The Abundance of Apple Varieties
The United Kingdom is home to over 2,500 different apple varieties, although the limited selection found in supermarkets may not give the impression of this. Jane Scotter, proprietor of the Herefordshire biodynamic farm Fern Verrow, explains that this is why “where you purchase your apples from is more significant.” “The best way to learn more” is to visit a farmer’s market, she explains, “where they know the specific qualities of each apple.”
Obviously, that is not possible for every individual; therefore, let us adopt some advice from The Farm Table author Julius Roberts: “We are all aware that there are eaters and cookers, but despite the fact that eating apples are sharper than cookers, they can still be used to prepare meals.” However, avoid becoming “too bogged down” in varieties: “Your focus should be more on the texture and flavour.” Roberts suggests obtaining a selection and “just playing around” in order to arrive at this conclusion through experimentation.
The Versatile Russet Apple
However, Scotter asserts that there is one apple that can be relied upon for both preparation and consumption: the russet. She explains, “It has an exquisite flavour and consistency, and it will not crumble when you make tarte tatin,” as structural integrity is frequently the determining factor. “A cooking apple will completely dissolve and thicken the gravy. However, you do not want your apple pie to resemble baby food.”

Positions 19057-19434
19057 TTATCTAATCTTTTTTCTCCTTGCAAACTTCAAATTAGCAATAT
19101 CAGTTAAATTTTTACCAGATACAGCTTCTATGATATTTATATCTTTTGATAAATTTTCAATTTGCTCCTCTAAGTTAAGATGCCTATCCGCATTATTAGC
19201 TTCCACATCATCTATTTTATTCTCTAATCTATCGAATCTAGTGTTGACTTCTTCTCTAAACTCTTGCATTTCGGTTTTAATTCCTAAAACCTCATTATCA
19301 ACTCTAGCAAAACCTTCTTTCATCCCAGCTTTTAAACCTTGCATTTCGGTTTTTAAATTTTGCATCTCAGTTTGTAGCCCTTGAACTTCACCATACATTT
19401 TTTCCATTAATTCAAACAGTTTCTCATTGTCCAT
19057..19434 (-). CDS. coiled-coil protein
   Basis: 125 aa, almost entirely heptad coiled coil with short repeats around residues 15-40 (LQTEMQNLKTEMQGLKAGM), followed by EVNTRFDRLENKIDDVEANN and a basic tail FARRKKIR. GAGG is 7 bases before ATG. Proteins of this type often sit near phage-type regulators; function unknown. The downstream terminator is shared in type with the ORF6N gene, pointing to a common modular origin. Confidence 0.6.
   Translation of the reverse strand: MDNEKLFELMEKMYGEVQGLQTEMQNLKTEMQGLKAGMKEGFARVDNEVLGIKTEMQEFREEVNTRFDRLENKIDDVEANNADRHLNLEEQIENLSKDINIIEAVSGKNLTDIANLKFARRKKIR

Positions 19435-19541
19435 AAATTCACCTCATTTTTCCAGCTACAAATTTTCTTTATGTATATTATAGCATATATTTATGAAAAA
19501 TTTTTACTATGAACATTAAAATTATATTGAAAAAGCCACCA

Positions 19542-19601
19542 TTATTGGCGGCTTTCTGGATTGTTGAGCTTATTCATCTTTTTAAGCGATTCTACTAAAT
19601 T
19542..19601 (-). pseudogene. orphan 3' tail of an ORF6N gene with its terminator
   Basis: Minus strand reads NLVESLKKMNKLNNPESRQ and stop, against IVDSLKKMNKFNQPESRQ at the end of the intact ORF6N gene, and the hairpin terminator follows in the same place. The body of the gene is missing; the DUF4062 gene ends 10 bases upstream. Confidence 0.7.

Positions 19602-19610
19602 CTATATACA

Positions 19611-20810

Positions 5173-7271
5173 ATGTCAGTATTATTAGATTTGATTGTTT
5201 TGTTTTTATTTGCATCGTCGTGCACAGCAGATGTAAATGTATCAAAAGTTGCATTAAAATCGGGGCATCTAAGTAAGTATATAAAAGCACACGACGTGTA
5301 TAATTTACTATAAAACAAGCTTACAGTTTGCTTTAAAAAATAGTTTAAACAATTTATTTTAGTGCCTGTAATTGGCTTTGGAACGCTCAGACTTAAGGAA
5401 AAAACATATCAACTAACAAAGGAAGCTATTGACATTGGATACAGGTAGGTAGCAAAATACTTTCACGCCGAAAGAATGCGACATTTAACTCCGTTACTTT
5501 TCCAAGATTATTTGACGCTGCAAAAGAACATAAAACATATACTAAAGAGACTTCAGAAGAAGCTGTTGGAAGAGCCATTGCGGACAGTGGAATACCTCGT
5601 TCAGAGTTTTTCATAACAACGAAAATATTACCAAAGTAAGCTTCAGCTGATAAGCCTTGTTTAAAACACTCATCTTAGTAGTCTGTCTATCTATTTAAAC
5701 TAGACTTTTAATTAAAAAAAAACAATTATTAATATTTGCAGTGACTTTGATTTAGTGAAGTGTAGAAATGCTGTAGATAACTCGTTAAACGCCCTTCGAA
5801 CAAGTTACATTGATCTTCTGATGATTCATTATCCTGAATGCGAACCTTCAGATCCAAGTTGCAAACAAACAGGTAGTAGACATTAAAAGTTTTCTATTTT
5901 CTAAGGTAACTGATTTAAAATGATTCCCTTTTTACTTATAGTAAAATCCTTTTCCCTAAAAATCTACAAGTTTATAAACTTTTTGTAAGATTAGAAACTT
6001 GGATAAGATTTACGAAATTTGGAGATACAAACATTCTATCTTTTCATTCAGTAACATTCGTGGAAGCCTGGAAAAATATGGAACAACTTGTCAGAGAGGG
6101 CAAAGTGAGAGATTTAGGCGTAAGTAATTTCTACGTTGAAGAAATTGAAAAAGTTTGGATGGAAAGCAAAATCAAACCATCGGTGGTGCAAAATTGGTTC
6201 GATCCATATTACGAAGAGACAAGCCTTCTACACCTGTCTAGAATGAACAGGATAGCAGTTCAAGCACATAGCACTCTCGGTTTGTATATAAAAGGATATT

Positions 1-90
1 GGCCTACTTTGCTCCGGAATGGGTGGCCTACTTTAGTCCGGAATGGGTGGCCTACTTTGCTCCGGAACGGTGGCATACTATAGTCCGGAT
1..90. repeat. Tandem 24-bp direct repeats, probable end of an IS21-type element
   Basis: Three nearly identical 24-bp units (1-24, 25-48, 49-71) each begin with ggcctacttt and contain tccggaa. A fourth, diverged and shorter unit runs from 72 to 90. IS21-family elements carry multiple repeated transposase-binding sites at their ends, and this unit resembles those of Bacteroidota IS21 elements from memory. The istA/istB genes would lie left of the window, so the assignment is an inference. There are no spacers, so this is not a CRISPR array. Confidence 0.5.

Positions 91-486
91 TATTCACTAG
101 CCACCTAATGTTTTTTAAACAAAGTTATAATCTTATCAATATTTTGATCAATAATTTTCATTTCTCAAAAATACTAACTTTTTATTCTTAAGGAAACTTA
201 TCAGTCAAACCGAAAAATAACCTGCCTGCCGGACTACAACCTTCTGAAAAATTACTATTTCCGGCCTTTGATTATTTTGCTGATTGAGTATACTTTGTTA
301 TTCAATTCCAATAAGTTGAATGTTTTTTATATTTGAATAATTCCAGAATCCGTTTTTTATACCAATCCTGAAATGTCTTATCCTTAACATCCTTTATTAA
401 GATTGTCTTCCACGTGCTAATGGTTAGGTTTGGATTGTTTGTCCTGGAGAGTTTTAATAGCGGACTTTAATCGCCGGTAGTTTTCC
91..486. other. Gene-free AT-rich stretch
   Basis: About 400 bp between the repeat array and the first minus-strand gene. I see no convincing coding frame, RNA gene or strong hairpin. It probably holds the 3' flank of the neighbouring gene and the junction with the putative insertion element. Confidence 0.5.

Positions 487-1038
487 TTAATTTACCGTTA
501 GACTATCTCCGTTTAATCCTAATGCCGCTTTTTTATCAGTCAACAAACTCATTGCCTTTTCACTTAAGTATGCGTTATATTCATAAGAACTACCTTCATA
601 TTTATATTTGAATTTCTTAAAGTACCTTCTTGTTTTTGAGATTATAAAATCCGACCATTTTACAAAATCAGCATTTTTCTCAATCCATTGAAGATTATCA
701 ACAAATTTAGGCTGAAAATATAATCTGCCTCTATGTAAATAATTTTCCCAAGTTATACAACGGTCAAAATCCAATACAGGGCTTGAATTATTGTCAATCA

If picked in mid-October, David Josephs of Panzer’s in north London recommends using Blenheim Oranges in salads with russets. If the sugar level has increased, the flesh will hold its colour and not brown quickly when cut.
However, Scotter asserts that when heat is an element, nothing compares to a bramble. “It is the cooking apple that imparts a delightful flavour and a texture that can become quite snowy when sweetened to taste,” she explains. Josephs further states that bramleys “reign supreme” due to their dependability, as they maintain “high acidity levels throughout the year.”
Scotter further states that Reverend Wilks is an additional “beautiful cooking apple with superb tartness,” although the Pitmaston Pineapple, which has “fairytale-shaped shoulders and a nice little waist,” is her preference to cook whole. Skye Gyngell bakes these “like toffee apples” at her Scotter-supplied restaurant Spring and serves them with ice cream.
Mixing and Matching for Flavour
The turnovers at Roberts, however, illustrate the fact that two pears are occasionally more advantageous than one. “You want the texture to hold, but you also want it to have a nice mushiness,” he explains. Roberts employs a combination of eaters and cookers to strike this balance. After reducing bramley apples to syrup, I will add chopped eating apples to make apple pieces in a delectable sauce.
While crumbles can be produced by combining bramleys and coxes, this strategy is also applicable to savoury situations. “I adore apples with meat,” Roberts says, specifically pork belly roasted with white wine, garlic, shallots, and thyme on top of the fruit. Using bramleys’ sharp body and sweet ones to melt and absorb fatty hog juices makes a delightful apple sauce. Certainly, that is something to chew on.